•  sudo apt install acpica-tool
The latest source code can be downloaded from either of below, and it can be compiled and installed by “make” followed by “sudo make install“.
  • Windows:
  • Ubuntu: sudo apt install acpica-tool


The acpica-tools consist of the following utilities: acpibin, acpiexamples, acpihelp, acpisrc, iasl, acpidump, acpiexec, acpinames and acpixtract. This article focuses on how to use iasl, acpidump, acpiexec and acpixtract because they are commonly used in debugging.
  • acpidump - collect ACPI tables from a running system
  • acpixtract - extract ACPI tables from an acpidump file
  • acpiexec - emulate ACPI tables from extracted acpi tables
  • iasl - compile & disassemble ACPI tables

A Case Study - Airplane Mode

The airplane-mode button on laptops is usually implemented by both system BIOS and an OS driver. More specifically, it requires an ACPI device to be “present” in DSDT (or SSDT) table and a corresponding device driver. The figure below demonstrates how to debug if the airplane mode button fails to work.

Each computer brand has its specific implementation(s) and corresponding device driver(s). Some examples are listed below. Similarly, other driver source code can be found in Linux kernel.
  • Acer - acer-wireless
  • ASUS - asus-wireless
  • Dell - dell-rbtn, intel-hid, intel-vbtn
  • HP - hp-wireless
  • Lenovo - idealpad-laptop, thinkpad_acpi
  • Xiaomi - hp-wireless

Let’s use a Dell system as an example but the same technique also applies for others. To understand whether the airplane mode driver is loaded, one can run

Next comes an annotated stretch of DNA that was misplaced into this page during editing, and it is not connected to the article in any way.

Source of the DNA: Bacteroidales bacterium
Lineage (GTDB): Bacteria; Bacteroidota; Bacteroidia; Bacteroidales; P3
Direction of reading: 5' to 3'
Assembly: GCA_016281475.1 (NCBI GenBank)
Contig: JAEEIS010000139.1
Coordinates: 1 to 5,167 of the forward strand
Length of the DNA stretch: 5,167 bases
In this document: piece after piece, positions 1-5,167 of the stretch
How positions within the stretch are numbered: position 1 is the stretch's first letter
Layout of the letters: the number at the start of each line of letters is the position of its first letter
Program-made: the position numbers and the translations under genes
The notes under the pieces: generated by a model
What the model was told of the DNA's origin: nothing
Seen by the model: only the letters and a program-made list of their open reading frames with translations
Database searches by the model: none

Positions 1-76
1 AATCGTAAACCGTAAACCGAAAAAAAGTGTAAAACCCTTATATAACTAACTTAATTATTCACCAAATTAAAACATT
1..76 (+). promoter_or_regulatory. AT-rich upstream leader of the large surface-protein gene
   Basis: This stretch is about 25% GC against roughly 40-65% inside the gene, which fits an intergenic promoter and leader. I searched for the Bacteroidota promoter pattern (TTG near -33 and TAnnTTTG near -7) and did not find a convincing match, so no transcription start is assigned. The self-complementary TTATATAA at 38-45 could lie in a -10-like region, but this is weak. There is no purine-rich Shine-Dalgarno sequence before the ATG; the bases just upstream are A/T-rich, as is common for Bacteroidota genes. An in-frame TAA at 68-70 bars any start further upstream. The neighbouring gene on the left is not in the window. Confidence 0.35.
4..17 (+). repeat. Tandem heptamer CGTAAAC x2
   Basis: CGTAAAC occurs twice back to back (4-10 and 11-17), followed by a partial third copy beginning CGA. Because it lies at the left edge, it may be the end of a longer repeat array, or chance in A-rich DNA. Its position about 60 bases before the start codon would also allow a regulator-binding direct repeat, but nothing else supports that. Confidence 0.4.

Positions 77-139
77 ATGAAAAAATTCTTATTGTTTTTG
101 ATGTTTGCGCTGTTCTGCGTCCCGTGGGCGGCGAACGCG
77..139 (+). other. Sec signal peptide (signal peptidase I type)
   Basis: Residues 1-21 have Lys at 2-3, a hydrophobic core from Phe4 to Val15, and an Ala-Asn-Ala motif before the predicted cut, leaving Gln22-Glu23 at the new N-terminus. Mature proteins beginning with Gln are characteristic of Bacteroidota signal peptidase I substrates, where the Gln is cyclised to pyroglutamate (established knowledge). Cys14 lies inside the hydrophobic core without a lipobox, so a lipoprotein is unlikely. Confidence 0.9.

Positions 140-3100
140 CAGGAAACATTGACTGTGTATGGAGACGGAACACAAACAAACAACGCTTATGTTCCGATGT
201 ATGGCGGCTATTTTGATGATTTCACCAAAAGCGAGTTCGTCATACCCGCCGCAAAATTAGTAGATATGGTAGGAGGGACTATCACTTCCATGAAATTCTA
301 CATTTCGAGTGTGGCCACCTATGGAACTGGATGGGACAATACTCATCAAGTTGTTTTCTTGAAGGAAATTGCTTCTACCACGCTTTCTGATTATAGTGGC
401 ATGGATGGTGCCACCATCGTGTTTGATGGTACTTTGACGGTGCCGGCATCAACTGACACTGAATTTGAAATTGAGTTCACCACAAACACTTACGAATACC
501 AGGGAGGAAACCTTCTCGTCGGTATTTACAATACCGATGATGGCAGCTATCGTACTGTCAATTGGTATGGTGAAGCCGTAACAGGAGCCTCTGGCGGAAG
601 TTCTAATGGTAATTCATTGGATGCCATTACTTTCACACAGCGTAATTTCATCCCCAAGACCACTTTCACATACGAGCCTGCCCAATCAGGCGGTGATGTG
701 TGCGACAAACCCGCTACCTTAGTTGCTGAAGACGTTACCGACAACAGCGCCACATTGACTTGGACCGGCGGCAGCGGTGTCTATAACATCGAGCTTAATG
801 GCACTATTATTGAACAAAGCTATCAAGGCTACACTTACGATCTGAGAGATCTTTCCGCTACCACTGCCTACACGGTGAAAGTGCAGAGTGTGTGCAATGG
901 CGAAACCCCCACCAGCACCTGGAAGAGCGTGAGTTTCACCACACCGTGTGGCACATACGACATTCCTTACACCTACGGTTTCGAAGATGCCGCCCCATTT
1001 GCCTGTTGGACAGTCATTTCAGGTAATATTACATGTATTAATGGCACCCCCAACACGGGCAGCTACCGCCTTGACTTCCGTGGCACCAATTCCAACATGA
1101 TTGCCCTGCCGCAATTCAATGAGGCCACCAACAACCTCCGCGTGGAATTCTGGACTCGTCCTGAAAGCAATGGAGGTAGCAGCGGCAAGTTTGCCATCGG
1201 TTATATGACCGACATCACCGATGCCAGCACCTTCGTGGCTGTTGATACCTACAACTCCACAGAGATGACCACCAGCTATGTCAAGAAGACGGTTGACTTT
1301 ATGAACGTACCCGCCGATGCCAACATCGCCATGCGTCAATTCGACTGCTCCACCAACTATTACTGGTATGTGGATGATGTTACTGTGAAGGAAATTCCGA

As expected, the intel-hid is used on this particular Dell system.

As seen above, the “intel-hid” is used on this particular Dell system.
Let’s assume we know intel-hid is supposed to be used on this Dell system but it is not loaded for now. We can debug BIOS ASL/AML code using ACPICA utilities following the below steps.

Find Out ACPI Device's (intel-hid's) Hardware ID

A quick online search shows intel-hid.c is for an ACPI device with _HID “INT33D5”.

Extract and Disassemble ACPI Tables

  • Get all ACPI tables: sudo acpidump > acpi.log
  • Extract DSDT and SSDT: acpixtract acpi.log
  • Disassemble tables: iasl -d *.dat

Check Whether INT33D5 is "Present"

  • Find INT33D5 in DSDT or SSDT: grep INT33DT *.dsl

Once found, let's use vi to see more details in DSDT such as the device name (HIDD) as below:

  • Check device status, i.e. Method (_STA)
In addition to the device declaration, Linux ACPI device driver is loaded when _STA returns “present”. As in the above ASL code, _STA can be present (return 0x0F) or absent (return Zero). One can continue to trace OIDE() -> OSID() and so on to find out what _STA returns.

Alternatively, using acpiexec is easier for this task.

Evaluate _SB.HIDD._STA with acpiexec

Using acpiexec is the same as acpidbg, but it loads ACPI tables from files and runs AML in emulation mode, i.e. it does not touch hardware registers or actual memory.

  • Load ACPI tables: acpiexec *.dat
  • Find HIDD path: find HIDD
  • Execute HIDD's _STA: execute _SB.HIDD._STA
If _SB.HIDD._STA returns 0xF but intel-hid is not loaded, something is wrong with Linux kernel, ex. intel-hid is not compiled or is blacklisted. In this case, this should be forwarded to a Linux kernel engineer.

If _SB.HIDD._STA returns 0, we can continue to use acpiexec to find out OIDE() returns. In fact, we can use acpiexec to trace _SB._HIDD._STA
  • Trace _SB.HIDD._STA: debug _SB.HIDD._STA
Tutorial of using acpiexec is the same as acpidbg and can be found in the previous blog.

Final Words

ACPICA tools are very useful for debugging ACPI bugs, and using it well can save much time. This tutorial touches surface of what ACPICA tools can do and more documents can be found on website.

Tuesday, May 1, 2018

ACPI Debugging (1) - ACPI AML Runtime Debugger in Ubuntu 18.04 (x64)

ACPICA is an open-source project that provides an operating system (OS)-independent reference implementation. It also contains a list of utilities such as ASL compiler (iasl), acpiexec (an AML emulator) and so on. However, debugging AML on Linux in runtime wasn't provided in ACPICA ... not until Linux Kernel 4.13.